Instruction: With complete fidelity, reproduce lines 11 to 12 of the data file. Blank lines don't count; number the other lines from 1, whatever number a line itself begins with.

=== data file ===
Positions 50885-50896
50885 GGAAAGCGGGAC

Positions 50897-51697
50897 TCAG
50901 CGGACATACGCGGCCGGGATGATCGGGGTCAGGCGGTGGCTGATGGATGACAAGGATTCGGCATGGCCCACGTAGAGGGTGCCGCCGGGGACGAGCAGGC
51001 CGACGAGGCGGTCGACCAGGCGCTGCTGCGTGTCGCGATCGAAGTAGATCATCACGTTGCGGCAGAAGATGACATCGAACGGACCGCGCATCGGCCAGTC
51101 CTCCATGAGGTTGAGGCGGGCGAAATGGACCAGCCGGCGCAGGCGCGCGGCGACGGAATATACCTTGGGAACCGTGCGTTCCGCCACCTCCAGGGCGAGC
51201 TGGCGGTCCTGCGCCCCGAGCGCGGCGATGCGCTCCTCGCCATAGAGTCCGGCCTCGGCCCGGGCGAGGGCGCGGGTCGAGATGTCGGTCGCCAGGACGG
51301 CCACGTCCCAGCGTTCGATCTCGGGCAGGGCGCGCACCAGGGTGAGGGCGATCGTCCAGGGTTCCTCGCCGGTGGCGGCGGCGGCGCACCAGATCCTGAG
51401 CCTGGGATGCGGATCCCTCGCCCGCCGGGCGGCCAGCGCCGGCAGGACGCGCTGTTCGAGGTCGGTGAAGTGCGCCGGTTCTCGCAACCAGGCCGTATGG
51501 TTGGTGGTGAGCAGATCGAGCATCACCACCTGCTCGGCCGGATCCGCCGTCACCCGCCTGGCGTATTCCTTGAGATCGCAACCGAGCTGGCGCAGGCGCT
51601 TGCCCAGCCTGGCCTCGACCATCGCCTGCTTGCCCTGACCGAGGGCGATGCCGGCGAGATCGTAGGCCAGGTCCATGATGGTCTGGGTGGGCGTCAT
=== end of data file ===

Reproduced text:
51501 TTGGTGGTGAGCAGATCGAGCATCACCACCTGCTCGGCCGGATCCGCCGTCACCCGCCTGGCGTATTCCTTGAGATCGCAACCGAGCTGGCGCAGGCGCT
51601 TGCCCAGCCTGGCCTCGACCATCGCCTGCTTGCCCTGACCGAGGGCGATGCCGGCGAGATCGTAGGCCAGGTCCATGATGGTCTGGGTGGGCGTCAT